‘Yes, they did,’ Rachel agreed. ‘And at the end of term, some of the things we used in the scene were given out as presents. I got one of the extra sheep, made out of a cotton reel with cotton wool stuck over it. Rukshana gave me the star, which was pinned to the roof of the stable. Look!’

Rachel took the star, which was really a brooch belonging to Rukshana’s mother, from its place of honour on her bedside table and held it up for all the animals to see. It glittered in the light and threw small rainbows into the corner of the room.

‘How kind of Rukshana!’ said the copper elephant. ‘What a lovely gift! What are you going to give her?’

Rachel hung her head. ‘I don’t know what to give her. I don’t even know if her family has gifts at Christmas, and anyway, all the shops are closed now.’

‘Gifts given at Christmas time are lovely,’ said the flowered rooster. ‘It doesn’t matter at all whether you always have presents at Christmas or not. I was a Christmas gift myself.’

‘So was I,’ said the copper elephant. ‘I’d only been one of a herd of elephants on the shelf in the Oxfam shop until your father chose me for you. Oh, I was excited! How wonderful to be wrapped in paper with pictures on it, and unwrapped by a real child! Heavenly!’

‘But I can’t give one of you to Rukshana as a present. I’d miss you,’ Rachel said.

‘What about the toy snowstorm?’ asked the porcelain frog. ‘It’s a very pretty ornament. I’m sure anyone would want to have it. You think it’s beautiful, don’t you?’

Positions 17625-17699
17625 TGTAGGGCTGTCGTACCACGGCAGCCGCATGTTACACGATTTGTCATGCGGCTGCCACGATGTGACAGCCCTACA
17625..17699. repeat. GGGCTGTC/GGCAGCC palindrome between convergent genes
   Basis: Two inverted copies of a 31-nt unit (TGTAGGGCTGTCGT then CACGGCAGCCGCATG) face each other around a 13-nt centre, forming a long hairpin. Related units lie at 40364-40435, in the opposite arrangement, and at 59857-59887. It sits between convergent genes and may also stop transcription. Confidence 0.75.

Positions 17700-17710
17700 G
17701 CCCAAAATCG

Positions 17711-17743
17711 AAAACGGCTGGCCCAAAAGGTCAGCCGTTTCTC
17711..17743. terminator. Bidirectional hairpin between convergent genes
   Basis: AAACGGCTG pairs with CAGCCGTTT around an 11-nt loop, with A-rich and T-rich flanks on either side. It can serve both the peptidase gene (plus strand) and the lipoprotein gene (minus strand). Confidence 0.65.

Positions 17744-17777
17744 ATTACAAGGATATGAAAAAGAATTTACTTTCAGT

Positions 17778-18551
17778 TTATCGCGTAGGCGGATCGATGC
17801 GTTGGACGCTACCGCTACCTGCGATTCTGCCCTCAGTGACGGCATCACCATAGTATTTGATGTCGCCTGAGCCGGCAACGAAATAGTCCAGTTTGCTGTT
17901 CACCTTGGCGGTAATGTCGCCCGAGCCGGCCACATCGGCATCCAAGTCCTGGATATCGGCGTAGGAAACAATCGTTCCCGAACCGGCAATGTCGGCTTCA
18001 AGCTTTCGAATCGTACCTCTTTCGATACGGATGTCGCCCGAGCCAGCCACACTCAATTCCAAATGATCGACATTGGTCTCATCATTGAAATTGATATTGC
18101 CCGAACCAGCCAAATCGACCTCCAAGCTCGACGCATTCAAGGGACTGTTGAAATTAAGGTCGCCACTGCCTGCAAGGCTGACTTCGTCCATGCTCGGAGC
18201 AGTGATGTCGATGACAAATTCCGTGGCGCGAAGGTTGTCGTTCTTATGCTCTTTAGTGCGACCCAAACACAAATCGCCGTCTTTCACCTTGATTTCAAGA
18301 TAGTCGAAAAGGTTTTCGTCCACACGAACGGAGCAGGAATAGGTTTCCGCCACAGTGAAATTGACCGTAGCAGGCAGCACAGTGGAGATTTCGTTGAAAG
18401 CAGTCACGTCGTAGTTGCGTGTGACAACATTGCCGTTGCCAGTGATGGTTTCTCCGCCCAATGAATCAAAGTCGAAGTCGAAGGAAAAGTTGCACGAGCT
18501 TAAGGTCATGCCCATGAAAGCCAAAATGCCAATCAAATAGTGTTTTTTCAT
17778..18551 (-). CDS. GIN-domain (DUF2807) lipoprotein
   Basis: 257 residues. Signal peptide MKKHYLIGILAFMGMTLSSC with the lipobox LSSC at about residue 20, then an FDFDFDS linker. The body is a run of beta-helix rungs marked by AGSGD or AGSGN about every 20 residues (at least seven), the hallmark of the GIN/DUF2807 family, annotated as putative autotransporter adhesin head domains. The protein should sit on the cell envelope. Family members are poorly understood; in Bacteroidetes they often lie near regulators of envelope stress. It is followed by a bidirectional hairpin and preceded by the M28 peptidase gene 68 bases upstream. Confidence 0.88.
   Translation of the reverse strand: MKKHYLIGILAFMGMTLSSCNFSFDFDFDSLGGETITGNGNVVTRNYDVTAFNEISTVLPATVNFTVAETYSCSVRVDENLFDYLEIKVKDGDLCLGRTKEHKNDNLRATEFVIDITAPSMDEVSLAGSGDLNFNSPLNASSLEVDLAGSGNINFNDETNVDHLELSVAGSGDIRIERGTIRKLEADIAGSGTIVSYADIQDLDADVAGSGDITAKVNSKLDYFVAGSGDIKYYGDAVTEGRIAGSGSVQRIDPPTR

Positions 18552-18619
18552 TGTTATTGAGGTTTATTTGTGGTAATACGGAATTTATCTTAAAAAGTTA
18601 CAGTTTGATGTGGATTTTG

Rachel loved the snowstorm. It stood right at the back of the chest-of-drawers, up near the wall and half-hidden by a china pig. Rukshana, whenever she came to play, used to look and look at the way the snowflakes whirled around the little castle, and drifted over the tiny princess who stood in front of it in a long blue and silver dress. Rachel knew she would miss it, but thought of how happy Rukshana would be when she saw it, and that made her feel better.

‘You’re brilliant, Frog!’ she cried. ‘I’ll wrap it up tomorrow and take it to Rukshana’s house. I’ll just lie down for a moment, now...’

Rachel closed her eyes, and heard, before she feII into a deep sleep, the small voices of her ornament rising and falling and fading away.

 

The next afternoon, Rachel took the snowstorm to Rukshana’s house. It was wrapped in shiny red paper.

‘I’ve brought you a Christmas present,’ she said to Rukshana.

‘Thank you,’ said Rukshana, ‘but I don’t really have Christmas presents. We don’t really have a proper Christmas.’

‘But you gave me your mother’s brooch. That was a Christmas gift, wasn’t it?’

‘No,’ said Rukshana. ‘That was just a gift given at Christmas time.’

‘So is this,’ said Rachel. ‘I want you to have it.’

‘Thank you, then,’ said Rukshana. ‘What is it?’

‘Open it and see.’

Rukshana opened the parcel and shook the snowstorm until the flakes filled the air around the castle, and the little princess had almost vanished.

‘It’s your beautiful ornament!’ said Rukshana. ‘You know I love it. Thank you so much. And look, she pointed over Rachel’s head at the iron grey sky. ‘It’s just beginning to snow here. Isn’t that lovely? Maybe it’s a magic gift. If we stay on the doorstep, we’ll look just like the princess.’

‘But we’ll get cold,’ said Rachel. ‘I’d rather be a princess indoors.’

‘Come and play inside, then,’ said Rukshana.

All afternoon, as the snowflakes fell and floated outside, the two girls pretended that they were wearing blue and silver dresses and living in the little castle in Rukshana’s toy snowstorm.

 

 

Adèle Geras

 Dennis Pepper (org.)

The Oxford Christmas storybook

Oxford, O. U. P., 1993